Gyms will continue to drive forward with their expansion, but this will be polarised between the larger 24/7 contract free offerings and an increasing number of boutique specialists, targeting professionals either where they work or the suburbs they reside in.
A growing subsector is the holistic fitness approach, where in addition to physical training the offer is augmented with dieticians, physical therapy including cryotherapy, performance coaching and cognitive and behavioural psychology. The drive for self-improvement, studying and sharing of data has driven demand for these services which are already extensive across the US.
These offers can be married alongside more traditional medical diagnostics and treatment which will continue to move out of a clinical setting to be located in an environment that is both more convenient and less prone to exacerbating patient anxiety.
These uses are ideal occupants and drivers of footfall in locations where repurposing of buildings and repositioning of places is being undertaken.
Both cinemas and homogeneous F&B offers are in for a tough year. The actors and writers strikes that have occurred during the current year have led to a backlog in production for releases of 2024 movies. With a more limited slate and fewer blockbusters, it’s going to lead to a challenging year for a sector already decimated and defined by high profile failures – Cineworld and Empire.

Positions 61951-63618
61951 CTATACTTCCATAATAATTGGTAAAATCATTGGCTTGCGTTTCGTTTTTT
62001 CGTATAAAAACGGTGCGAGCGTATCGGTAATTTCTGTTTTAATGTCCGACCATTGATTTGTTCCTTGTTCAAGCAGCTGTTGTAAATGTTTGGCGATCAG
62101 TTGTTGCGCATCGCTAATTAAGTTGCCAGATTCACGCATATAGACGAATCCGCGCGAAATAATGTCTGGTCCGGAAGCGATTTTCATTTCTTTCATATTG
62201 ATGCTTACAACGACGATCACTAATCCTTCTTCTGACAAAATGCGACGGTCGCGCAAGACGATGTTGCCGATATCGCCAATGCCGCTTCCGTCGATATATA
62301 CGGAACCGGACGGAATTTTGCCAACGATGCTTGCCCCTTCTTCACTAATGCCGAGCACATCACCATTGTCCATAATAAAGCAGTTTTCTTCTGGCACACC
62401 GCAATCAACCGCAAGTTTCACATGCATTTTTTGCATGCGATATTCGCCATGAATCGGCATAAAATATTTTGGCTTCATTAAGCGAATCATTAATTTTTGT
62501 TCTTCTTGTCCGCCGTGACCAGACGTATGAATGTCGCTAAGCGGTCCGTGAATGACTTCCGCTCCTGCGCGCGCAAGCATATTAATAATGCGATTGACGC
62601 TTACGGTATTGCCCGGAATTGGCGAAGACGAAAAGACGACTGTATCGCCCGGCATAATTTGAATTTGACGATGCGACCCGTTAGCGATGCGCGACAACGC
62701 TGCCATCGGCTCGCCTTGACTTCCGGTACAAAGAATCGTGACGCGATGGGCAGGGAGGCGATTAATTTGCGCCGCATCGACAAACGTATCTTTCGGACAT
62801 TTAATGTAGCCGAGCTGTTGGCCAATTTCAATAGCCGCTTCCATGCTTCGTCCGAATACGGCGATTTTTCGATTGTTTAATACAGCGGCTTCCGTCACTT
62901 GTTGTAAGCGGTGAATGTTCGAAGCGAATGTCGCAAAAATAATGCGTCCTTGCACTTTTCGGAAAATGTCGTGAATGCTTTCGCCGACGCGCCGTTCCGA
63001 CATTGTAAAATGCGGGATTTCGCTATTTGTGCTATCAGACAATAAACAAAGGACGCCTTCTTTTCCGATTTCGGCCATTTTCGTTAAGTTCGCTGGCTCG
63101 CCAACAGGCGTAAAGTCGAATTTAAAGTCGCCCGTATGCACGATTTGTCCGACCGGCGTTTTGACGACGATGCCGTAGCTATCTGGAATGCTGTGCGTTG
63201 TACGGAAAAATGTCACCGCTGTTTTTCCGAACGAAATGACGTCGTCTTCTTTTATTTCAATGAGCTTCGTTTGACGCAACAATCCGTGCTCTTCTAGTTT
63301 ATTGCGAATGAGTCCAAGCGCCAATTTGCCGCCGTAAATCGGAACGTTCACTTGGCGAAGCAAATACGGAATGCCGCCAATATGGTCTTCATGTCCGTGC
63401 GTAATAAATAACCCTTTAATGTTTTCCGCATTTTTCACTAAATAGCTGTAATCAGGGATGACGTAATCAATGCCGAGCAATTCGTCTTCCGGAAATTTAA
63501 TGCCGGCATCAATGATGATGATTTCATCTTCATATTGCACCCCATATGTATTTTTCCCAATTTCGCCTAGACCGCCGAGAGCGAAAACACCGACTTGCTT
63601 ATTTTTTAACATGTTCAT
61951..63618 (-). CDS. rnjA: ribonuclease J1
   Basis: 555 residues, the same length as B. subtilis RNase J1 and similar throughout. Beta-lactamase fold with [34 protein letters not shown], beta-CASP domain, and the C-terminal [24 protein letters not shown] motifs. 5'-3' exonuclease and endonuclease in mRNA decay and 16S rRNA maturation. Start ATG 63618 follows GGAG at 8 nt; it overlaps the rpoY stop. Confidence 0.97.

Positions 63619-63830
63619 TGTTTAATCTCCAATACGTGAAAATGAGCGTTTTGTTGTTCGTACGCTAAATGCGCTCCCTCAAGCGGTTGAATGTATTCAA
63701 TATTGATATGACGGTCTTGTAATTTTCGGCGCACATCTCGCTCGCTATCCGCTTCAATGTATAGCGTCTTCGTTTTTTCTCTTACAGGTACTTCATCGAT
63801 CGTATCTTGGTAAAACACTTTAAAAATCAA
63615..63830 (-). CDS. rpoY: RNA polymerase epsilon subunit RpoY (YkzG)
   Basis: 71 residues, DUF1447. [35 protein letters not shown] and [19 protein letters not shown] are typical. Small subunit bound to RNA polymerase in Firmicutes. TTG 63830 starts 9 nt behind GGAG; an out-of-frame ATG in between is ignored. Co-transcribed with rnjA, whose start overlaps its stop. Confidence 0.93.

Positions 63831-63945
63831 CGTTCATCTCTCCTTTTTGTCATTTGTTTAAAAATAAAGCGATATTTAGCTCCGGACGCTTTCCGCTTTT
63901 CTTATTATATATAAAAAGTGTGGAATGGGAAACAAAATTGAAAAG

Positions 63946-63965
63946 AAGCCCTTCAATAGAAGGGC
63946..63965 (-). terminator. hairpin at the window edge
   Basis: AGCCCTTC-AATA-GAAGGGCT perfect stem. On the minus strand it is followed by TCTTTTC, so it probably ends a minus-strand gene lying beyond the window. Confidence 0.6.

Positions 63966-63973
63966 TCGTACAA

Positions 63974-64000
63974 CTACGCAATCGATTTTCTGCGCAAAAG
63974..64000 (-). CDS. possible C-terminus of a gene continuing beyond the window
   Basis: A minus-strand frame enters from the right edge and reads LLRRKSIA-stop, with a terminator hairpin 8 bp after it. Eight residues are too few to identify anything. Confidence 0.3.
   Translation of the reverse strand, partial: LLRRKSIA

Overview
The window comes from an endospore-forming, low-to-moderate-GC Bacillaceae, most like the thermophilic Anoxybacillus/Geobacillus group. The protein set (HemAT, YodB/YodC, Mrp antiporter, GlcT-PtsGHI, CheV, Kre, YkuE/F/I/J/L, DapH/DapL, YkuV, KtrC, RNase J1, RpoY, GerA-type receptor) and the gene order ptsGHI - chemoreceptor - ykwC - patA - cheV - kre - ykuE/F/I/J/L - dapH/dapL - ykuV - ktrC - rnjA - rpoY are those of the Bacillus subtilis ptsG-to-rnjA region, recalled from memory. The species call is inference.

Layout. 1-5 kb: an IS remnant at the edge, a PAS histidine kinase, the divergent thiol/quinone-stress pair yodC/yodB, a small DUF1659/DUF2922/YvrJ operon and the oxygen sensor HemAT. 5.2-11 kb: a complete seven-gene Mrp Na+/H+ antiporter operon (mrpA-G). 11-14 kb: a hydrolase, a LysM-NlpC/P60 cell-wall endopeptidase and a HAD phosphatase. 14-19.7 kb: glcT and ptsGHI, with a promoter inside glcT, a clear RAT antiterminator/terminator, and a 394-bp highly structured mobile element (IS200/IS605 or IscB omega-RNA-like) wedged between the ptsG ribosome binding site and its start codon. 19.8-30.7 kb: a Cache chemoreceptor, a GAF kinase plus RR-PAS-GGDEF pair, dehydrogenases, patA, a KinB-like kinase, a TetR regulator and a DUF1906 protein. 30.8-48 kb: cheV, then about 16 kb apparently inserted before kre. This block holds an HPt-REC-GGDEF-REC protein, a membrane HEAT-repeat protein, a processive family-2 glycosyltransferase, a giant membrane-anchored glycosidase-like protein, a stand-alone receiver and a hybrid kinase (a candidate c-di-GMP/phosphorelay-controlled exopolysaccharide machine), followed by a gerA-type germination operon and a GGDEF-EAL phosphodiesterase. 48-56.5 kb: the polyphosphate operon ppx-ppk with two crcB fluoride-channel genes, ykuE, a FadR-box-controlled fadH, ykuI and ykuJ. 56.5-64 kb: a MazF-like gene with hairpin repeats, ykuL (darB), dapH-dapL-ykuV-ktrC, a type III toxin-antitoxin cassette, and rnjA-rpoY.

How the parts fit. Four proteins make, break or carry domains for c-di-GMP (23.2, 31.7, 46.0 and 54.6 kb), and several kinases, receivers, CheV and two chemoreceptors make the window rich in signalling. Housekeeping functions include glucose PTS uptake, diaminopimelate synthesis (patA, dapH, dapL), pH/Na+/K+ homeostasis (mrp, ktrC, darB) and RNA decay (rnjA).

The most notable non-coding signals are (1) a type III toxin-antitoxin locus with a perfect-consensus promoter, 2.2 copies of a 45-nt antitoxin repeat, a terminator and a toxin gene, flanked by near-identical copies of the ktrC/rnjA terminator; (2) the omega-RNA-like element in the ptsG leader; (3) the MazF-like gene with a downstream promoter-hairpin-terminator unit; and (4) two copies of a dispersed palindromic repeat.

The consumer is waking up to the ubiquitous low quality, cookie cutter F&B offer. With significant downward pressure on disposable income, those who offer something different in the form of an experience or quality product will be the beneficiary. It seems unlikely we’ll go as far as they are proposing in France, but those who simply reheat food made in a central kitchen are going to struggle.
Competitive socialising continues to gain momentum with ever diversified offers. Where these can be brought under one roof as both Gravity and The Light have proved, this will increase dwell time and repeat visits to the benefit of a broader retail and F&B proposal.
Long live the evolution!
We see 2024 as an opportunity for growth, both for ourselves and our clients. There are undoubtedly significant headwinds on the horizon, but these will present openings for businesses that can move quickly and decisively. Key to capitalising on this disruption is understanding the granularity in our arena bringing together occupier behaviour, changing places and the financial landscape. By doing this we can place our clients ahead of the market and help to build sustainable defensive portfolios.